UPDATE: I was eventually able to dial in the 3200MHz RAM Overclock, just had to play with it a bit! So this isn't technically the "wrong" kit, it's just on-paper not as good as the CL14 "Ryzen Optimized" kit. But basically all that amounts to is that you have to manually dial in your RAM overclock instead of using an A-XMP profile. Not as big of a deal as I initially thought.
A coworker turned me on to Drevo SSDs a while back and I use them exclusively now. They're cheap, fast, and solid. No complaints. 120GB is plenty to hold my OS installation.
Got this 2TB to hold all my games and user files. So far so good, runs fine. I remember back when 1TB drives were $100 so a 2TB for $60 is awesome. No complaints.
Got this used for $140 in really good condition, couldn't pass it up. Upgrading from Vega 11 in the Ryzen 2400G, this thing is a beast. Runs everything on High or Ultra quality 60fps. GTA V, CS:GO, DOOM, Battlefield 4, Battlefield 1, all run smooth as buttah.
Even under "max" loads like GTA V and Superposition benchmark, I'm only ever using a max of 3GB VRAM, so I wonder if this card can push 1440p.
I wasn't able to overclock to 1500MHz core clock / 9Gbps memory clock, but that's just the silicon lottery, not much you can do about that.
This case is gorgeous! It's even better looking in person. I bought this case because of the looks and because it fits my use-case exactly, When my full planned build is done, there will be zero wasted space in this chassis. It's a great balance of ITX form factor yet not being too cramped and having room for liquid cooling,
1x M.2 SSD on my mobo + 1x SSD bracket + 2x HDD cage slots is exactly what I need since I like to dual boot Windows and Linux, so I do 2x SSD+HDD combos. AND I can still have room for an additional SSD bracket which I plan to use for an NZXT Hue+ controller.
Also threw a 200m fan in the front since this new TG edition doesn't come with the 200m fan anymore, and replaced the 140m in the back with the black version instead of the white version so the color scheme (black+blue) is more cohesive. However it will eventually be replaced with an NZXT Aer 140m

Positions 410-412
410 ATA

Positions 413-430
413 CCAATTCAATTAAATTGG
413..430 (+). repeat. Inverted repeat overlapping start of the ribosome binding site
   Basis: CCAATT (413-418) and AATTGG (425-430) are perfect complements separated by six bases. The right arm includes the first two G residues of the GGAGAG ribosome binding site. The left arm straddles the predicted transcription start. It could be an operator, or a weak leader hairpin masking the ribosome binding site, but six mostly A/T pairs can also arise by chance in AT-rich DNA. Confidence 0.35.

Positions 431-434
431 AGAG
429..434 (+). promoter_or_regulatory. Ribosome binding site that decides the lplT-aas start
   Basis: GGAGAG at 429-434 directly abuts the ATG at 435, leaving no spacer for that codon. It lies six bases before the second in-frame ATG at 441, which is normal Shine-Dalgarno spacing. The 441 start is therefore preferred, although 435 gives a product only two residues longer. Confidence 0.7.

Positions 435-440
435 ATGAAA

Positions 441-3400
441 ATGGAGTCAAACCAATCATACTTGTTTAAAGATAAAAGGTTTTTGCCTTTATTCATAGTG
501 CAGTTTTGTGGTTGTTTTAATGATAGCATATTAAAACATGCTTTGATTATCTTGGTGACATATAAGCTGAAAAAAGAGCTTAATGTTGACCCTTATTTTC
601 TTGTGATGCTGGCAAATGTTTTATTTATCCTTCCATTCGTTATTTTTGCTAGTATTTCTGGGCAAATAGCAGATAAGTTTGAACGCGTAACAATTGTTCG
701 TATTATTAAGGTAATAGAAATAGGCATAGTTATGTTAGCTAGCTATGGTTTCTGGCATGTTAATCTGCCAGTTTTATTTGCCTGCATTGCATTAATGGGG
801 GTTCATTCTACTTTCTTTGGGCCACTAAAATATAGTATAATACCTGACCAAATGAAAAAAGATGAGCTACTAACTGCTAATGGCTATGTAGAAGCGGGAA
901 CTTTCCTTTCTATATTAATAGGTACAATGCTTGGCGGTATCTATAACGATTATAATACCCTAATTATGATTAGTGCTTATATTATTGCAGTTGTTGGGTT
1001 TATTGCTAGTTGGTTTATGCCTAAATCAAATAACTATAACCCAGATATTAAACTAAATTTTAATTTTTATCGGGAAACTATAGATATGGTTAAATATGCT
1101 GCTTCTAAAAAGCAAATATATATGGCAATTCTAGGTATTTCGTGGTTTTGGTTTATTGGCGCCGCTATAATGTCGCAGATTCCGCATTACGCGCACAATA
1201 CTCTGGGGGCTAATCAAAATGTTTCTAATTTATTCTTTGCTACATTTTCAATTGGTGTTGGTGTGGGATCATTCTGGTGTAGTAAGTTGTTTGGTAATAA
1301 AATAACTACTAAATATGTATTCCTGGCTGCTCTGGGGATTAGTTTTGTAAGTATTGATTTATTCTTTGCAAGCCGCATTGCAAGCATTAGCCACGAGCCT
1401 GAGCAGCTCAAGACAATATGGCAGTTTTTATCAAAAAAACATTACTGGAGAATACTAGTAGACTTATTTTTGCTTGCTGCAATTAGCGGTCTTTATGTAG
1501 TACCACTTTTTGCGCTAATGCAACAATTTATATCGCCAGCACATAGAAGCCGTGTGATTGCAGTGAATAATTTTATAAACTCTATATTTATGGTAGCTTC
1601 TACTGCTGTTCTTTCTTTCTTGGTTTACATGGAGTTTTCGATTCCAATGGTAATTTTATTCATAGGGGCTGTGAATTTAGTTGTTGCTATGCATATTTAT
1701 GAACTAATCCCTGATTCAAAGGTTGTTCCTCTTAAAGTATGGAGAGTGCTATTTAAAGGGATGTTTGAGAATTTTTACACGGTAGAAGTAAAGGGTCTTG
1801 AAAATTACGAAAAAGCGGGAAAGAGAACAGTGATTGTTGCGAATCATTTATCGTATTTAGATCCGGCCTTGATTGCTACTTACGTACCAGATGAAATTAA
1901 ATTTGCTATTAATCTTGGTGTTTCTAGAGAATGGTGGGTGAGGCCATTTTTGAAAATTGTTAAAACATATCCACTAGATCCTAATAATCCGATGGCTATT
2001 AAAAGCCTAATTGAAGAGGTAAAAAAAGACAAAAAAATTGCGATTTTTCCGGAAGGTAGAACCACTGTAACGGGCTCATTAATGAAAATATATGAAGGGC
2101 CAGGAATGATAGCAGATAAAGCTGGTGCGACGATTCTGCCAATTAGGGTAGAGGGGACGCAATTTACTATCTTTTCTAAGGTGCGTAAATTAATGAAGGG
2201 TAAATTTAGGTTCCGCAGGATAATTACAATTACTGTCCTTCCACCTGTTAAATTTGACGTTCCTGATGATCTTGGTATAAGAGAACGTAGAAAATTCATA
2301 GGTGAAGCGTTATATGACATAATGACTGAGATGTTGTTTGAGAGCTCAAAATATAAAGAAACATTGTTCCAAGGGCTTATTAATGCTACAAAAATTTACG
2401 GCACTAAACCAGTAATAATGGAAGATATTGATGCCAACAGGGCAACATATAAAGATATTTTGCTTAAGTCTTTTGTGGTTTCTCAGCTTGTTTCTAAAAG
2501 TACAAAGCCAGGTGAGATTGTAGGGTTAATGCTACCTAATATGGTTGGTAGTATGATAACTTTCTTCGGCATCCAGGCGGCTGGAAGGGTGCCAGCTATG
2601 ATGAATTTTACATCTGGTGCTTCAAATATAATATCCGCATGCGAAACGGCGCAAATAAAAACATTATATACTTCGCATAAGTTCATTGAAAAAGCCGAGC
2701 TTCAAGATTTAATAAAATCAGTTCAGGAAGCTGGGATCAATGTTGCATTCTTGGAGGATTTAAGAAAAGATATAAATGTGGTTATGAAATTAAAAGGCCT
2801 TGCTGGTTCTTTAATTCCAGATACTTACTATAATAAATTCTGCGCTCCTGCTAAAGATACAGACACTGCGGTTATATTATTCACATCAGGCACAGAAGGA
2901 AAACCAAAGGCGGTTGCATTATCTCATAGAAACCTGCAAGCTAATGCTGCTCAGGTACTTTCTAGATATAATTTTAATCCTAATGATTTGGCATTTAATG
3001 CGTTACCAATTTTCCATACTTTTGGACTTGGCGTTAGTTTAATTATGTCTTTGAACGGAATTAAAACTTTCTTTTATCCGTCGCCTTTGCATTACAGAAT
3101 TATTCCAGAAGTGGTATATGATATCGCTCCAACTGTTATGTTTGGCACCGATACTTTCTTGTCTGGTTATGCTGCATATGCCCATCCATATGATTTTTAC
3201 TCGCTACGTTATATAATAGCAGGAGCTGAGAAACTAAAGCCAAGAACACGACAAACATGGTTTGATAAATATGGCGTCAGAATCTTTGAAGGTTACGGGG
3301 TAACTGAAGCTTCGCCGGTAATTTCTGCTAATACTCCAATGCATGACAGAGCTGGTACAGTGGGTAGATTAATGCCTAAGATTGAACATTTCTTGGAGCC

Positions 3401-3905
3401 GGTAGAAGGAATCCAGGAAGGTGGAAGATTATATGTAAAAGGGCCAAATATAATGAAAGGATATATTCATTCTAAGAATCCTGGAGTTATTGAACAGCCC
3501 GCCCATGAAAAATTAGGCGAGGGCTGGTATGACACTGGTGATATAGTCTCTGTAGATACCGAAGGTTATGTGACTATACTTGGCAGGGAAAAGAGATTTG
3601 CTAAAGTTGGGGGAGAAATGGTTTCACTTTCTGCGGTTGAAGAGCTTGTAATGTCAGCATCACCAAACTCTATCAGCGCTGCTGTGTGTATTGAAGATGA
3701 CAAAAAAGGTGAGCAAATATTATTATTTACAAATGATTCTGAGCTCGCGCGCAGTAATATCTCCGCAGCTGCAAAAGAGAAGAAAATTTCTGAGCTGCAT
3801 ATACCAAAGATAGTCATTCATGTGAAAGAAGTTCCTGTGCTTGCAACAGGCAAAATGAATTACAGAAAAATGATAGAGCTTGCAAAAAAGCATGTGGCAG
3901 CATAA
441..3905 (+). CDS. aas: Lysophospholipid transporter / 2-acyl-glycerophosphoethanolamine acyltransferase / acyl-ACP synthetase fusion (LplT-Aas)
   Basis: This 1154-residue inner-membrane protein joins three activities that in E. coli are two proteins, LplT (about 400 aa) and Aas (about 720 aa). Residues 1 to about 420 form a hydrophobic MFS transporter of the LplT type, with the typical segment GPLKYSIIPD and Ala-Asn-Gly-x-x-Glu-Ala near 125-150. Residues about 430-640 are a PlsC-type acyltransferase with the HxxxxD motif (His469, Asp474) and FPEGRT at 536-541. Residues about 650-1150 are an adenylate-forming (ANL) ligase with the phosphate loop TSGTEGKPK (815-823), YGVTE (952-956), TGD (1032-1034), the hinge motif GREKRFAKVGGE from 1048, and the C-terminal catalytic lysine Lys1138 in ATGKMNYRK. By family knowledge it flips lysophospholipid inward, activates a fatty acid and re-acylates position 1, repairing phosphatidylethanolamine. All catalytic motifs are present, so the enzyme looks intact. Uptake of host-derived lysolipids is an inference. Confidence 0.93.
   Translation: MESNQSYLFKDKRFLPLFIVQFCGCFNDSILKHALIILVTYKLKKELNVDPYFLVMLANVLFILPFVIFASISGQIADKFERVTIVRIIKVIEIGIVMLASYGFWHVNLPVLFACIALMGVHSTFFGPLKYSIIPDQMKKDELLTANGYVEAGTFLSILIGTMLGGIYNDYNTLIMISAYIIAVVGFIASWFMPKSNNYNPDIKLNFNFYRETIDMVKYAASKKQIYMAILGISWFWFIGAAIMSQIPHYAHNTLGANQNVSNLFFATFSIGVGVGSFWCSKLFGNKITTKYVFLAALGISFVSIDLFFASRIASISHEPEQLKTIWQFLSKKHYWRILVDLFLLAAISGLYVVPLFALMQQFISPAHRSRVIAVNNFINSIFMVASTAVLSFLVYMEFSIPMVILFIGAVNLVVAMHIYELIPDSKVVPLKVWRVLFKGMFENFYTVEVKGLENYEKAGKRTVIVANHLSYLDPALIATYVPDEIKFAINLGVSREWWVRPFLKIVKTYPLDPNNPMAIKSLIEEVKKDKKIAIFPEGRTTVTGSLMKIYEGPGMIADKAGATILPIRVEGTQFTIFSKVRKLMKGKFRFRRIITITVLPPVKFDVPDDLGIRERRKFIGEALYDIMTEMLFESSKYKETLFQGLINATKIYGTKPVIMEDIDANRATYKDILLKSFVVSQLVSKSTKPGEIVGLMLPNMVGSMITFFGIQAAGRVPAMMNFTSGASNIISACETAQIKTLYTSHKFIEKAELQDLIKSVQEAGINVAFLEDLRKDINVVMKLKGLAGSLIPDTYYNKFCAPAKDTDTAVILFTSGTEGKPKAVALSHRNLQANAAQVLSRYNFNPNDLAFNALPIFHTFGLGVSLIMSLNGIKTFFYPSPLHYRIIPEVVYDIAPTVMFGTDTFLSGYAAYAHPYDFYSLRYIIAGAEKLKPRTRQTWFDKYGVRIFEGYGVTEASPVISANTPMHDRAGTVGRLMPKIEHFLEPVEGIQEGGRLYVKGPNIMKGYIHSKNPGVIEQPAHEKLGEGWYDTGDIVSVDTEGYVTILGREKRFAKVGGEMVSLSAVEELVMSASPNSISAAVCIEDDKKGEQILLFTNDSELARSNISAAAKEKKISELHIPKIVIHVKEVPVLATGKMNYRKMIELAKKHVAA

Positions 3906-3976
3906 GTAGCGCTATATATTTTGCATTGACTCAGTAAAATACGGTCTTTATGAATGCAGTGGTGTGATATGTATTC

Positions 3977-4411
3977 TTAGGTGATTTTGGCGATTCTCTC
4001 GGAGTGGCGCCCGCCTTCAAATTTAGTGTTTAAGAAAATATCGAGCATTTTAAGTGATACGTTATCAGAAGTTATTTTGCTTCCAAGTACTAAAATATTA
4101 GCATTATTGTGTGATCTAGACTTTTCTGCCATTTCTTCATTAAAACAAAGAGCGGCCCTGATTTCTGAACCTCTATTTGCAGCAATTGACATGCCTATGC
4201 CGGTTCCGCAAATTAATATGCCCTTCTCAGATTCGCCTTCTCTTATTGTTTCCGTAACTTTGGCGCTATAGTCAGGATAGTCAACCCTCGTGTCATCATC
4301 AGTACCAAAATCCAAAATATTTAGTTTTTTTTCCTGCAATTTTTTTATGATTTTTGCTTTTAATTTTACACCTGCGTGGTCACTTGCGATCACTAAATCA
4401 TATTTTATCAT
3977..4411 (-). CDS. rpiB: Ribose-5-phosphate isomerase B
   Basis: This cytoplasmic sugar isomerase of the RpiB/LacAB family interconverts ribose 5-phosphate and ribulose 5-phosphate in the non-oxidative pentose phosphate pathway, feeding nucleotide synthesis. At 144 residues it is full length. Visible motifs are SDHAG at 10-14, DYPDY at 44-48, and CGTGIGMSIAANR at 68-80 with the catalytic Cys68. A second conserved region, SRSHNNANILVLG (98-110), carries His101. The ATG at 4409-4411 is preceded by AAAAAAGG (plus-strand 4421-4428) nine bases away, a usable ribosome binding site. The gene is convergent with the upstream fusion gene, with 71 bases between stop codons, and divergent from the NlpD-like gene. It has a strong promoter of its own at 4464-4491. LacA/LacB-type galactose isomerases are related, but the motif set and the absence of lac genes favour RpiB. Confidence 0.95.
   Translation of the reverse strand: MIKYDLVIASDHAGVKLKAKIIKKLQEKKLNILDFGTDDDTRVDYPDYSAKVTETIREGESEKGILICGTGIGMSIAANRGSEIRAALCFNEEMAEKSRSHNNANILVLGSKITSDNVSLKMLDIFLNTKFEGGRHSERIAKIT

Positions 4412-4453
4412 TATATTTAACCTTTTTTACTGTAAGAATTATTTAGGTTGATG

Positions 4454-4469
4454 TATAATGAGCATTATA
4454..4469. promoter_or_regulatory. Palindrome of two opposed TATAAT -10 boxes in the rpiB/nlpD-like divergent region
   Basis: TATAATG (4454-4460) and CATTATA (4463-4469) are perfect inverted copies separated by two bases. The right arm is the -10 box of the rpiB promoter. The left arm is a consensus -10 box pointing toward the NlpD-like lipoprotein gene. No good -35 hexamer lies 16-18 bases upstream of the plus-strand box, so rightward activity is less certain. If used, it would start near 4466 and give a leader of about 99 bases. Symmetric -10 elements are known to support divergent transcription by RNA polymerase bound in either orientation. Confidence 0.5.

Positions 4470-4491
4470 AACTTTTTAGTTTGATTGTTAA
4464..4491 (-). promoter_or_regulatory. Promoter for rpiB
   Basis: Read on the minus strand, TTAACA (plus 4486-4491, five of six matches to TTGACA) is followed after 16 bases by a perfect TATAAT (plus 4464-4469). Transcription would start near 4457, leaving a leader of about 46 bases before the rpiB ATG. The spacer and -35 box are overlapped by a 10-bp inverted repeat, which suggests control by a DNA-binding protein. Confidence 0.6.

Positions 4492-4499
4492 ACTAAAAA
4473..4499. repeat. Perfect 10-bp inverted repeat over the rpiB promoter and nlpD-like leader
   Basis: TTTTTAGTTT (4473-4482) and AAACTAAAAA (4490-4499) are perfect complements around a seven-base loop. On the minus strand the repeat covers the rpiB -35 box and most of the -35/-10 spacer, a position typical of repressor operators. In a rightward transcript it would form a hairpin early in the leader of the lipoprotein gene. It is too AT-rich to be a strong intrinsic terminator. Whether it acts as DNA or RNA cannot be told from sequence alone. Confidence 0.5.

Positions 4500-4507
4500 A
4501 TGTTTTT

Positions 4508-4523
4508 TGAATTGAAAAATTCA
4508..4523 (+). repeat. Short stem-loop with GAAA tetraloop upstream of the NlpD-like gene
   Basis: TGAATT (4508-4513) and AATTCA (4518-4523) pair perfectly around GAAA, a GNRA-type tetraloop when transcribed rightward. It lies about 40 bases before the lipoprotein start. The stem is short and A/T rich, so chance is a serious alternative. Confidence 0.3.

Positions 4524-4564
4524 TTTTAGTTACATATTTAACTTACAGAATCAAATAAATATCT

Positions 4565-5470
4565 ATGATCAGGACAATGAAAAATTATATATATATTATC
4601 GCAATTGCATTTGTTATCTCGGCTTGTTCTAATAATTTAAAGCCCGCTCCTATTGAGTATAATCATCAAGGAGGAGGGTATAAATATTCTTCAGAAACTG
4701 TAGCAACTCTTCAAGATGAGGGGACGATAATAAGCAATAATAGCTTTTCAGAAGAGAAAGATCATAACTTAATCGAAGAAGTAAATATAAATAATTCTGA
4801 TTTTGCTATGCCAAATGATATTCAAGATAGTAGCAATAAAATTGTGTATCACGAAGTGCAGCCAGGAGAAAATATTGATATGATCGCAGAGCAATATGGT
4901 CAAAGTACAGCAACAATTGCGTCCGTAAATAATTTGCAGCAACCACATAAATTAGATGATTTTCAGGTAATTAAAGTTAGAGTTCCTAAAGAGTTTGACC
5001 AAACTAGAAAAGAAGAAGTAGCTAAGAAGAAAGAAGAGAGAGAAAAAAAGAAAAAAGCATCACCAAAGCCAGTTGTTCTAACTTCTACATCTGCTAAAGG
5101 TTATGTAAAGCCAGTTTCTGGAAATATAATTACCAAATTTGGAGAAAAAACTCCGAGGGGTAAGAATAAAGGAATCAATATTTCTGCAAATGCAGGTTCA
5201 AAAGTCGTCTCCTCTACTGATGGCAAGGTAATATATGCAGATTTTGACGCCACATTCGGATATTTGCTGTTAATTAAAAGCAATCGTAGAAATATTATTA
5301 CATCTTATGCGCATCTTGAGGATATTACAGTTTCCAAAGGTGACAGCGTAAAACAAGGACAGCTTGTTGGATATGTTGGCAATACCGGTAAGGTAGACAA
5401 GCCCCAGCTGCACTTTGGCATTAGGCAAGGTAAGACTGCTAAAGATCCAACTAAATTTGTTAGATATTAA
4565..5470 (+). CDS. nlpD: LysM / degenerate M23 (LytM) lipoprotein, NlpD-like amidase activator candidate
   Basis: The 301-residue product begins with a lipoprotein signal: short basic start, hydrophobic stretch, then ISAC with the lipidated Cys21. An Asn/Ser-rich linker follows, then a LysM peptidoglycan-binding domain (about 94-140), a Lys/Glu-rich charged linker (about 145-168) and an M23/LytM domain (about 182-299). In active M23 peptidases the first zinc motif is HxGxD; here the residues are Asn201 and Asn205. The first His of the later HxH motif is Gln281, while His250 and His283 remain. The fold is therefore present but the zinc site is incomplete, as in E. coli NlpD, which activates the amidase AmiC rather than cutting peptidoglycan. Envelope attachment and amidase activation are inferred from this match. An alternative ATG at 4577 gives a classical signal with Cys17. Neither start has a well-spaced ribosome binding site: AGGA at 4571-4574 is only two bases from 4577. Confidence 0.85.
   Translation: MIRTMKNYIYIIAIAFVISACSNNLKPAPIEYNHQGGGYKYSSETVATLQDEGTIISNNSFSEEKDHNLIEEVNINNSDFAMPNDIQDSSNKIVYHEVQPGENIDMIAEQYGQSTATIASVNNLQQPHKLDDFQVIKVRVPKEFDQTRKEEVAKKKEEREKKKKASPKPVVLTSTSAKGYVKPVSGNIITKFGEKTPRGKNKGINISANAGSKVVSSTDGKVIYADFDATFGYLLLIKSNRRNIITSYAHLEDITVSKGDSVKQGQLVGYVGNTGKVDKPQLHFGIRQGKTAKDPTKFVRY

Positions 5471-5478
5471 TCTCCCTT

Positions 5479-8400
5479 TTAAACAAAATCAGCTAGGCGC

Phanteks also added RGB to the power button and LED bar on the front panel, so I literally can't think of any complaints or tweaks for this case. Hands down my favorite ITX case on the market right now.
Wanted some overhead for future overclocking so I went with the 750W. Had to go full modular for cable management. EVGA power supplies are the best in my opinion. I know they're technically Seasonic but whatever.
I'm a Linux fanboy (btw I use Arch) but gaming is just so much easier on Windows. Got a Key for cheap so didn't have to pay the full $100 price. Eventually I will set up dual boot with Arch Linux.
Wireless Network Adapter
Never had a bad ASUS product. Had some driver issues with this though, apparently Windows 10 update(s) broke the driver, so you have to manually install a Realtek driver to fix it. But that's Windows' fault, not ASUS.
Looks great, moves air, not exactly silent but not super loud either. Not much else to say.
Looks great, moves air, not exactly silent but not super loud either. Not much else to say.
Totally worth the $40, however the original price of $80 when these first came out definitely seems overpriced, glad they lowered it.
Comfortable, good sound quality, good mic quality. And I like the flexibility of being able to use either USB or 3.5mm
The cable on this headset is suuuuuper long. Not sure why they made it so long. Maybe some people need that?
Cheap, basic speakers. They do the job.
Looks awesome, provides a nice big surface for my mouse and keyboard.
A proper dual or triple monitor mount really makes a huge difference for your setup. I recently got the IKEA Malm desk, so I needed a monitor mount that sits on the desk/table top rather than one that clamps to the edge. Although, this mount can also be clamped as well as secured to the desk if you want to drill a hole through your desk, which I didn't want to do but I appreciate that the option is there.
This thing is definitely solid and has some weight to it, and the built-in cable management brackets are great. No complaints at all, wish I had gotten one of these a long time ago. Now I just need some 27" monitors to mount on it...
Looks smaller than it actually is, just watch TechSource's "The Perfect Setup" episode 1, it showcases this desk for me it's the perfect size and functionality, especially with the cable management tray built-in.
Allows me to use both of my case fans on one header. Pretty straightforward.
Not bad but one weird quirk, the mouse never remembers its color setting after a reboot. It always reverts back to red. The keyboard doesn't have this problem and remembers its color setting. Odd.
Looks awesome, good for stock speeds. CPU never goes above like 60C